It’s vital for every business owner to make these assessments for him- or herself because every business has different levels of forgiveness (people will be more forgiving of duplicate bills from a graphic artist than from a doctor or lawyer when the occasional glitch arises). And, of course, business owners each have their own tolerance levels for lack of professionalism.

Answer for your business, not your friends who you’re “helping,” and Zap away.

“Nobody knew in the beginning that Facebook would become a Frankenstein monster that devoured user data and spat out dirty money.”

Neeraj Arora, former chief business officer at WhatsApp, tweeted his regret at negotiating the sale of WhatsApp to Facebook for $22 billion. Arora left WhatsApp in 2018 after Facebook diverged from the founders’ intent on the product as well as the buyout understanding. So, nu, is he giving back the money too?

Think First, Sign Up Later

You know how easy it is to sign up for a free trial of Asana, Trello, Monday, Oribi, and HubSpot, too, while you’re at it, and then you’re left with dormant accounts and nothing to show for it. Yosef Breiger, who helps equip small to midsize companies with individualized software solutions, offers his take.

Here are three important points he considers when starting with any client:

What is your workflow?

Taking a page out of The 7 Habits of Highly Effective People: Start with the end in mind. Signing up and just seeing what happens isn’t a game plan. You’ll just end up frustrated with many hours wasted, and wondering why everyone else seems to love the program. Take the time to pinpoint what are you trying to achieve and how you generally get there.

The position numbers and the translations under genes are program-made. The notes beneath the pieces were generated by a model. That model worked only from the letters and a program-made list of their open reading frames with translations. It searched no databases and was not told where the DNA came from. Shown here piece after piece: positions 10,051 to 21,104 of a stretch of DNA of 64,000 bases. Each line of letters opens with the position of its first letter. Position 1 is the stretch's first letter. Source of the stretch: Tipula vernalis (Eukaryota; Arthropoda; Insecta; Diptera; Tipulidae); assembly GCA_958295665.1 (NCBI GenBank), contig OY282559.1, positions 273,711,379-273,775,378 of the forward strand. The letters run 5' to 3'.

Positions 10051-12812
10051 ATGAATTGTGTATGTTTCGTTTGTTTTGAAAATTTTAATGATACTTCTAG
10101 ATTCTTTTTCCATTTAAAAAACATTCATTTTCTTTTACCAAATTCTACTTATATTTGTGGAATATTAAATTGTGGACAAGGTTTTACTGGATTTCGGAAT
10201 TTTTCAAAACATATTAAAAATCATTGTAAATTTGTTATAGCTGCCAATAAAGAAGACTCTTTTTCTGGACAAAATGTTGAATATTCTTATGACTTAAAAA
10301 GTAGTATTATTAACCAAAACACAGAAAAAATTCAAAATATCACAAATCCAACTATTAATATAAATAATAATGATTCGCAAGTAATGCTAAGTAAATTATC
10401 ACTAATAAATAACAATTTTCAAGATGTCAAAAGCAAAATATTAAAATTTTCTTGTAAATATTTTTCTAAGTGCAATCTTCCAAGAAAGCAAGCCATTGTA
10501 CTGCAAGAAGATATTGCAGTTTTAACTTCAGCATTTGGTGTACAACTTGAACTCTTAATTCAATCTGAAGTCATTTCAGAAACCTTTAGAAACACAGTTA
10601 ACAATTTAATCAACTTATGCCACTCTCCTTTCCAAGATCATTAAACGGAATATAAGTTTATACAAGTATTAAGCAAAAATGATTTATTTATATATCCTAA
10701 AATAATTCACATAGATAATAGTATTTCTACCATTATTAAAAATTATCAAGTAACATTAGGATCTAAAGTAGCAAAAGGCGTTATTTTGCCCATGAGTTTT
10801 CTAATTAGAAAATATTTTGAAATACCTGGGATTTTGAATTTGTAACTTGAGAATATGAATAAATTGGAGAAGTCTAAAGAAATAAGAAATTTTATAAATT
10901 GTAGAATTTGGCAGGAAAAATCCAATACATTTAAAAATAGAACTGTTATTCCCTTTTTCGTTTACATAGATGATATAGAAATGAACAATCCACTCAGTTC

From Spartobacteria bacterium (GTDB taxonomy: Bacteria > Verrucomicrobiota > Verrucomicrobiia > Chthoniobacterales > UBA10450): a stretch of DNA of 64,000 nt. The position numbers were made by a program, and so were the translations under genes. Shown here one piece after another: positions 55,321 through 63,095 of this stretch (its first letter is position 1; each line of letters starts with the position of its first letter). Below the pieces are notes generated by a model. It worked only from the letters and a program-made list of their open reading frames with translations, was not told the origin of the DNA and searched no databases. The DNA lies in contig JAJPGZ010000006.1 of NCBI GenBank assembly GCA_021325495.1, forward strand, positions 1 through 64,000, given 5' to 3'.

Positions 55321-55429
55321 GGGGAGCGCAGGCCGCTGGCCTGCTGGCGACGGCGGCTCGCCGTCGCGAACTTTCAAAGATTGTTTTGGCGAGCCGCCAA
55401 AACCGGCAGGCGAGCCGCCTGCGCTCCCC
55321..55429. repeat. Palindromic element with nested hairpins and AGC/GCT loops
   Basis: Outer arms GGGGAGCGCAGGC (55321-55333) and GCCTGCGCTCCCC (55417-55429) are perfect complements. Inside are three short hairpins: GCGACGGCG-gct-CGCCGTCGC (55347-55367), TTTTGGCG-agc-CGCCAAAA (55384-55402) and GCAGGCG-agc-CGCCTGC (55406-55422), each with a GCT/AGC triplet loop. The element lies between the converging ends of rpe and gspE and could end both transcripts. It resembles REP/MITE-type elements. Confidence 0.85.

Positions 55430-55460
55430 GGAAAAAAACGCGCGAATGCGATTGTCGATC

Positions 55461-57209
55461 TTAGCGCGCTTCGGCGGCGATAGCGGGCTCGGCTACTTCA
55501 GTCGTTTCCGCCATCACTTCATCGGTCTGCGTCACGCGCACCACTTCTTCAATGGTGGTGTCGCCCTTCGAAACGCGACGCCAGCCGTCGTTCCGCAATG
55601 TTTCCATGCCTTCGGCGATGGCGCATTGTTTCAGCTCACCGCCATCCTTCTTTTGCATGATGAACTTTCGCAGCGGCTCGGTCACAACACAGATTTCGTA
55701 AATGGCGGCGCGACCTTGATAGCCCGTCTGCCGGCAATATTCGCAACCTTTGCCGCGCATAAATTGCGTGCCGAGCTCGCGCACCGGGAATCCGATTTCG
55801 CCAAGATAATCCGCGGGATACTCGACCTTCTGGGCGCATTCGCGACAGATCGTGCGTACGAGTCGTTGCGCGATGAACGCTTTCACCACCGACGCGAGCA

What functionality do you need?

Just because someone said to go custom, slow down a minute. It’s the golden age of software, and there’s likely a general or industry niche software out there that works for your business and is significantly cheaper than going custom. But to make that determination, you first gotta do the workflow work, and then that leads to the practical functionality assessment. What features do you need? Do you need a more expensive monthly software, or can you go with something simpler? The bells and whistles aren’t worth it if you’re going to use them.

Are you and your team committed to integrating and learning the software?

Software can be a magic bullet, but the hit isn’t instant. It’s more like a long, lifesaving operation. You and your team must be on board with learning a new software and having the patience and persistence to see it through. I know this sounds a bit obvious, but this is where a lot of teams fail their software (and not the inverse).

AI to the Supply Chain Rescue

Are you sick of hearing the term supply chain because every time it comes up, it’s always bad news? How much more are things going to cost now? you wonder. Fear not, leave it to start-ups to try to solve the world’s problems. Interos, Fero Lab, and KlearNow use AI to track companies and world events, predict the effect they’ll have, and offer solutions and workarounds. Some will even fill out pesky paperwork for you. Though fairly new, these start-ups’ valuations are through the roof; Interos is valued at over $1 billion.


(Originally featured in Mishpacha, Issue 914)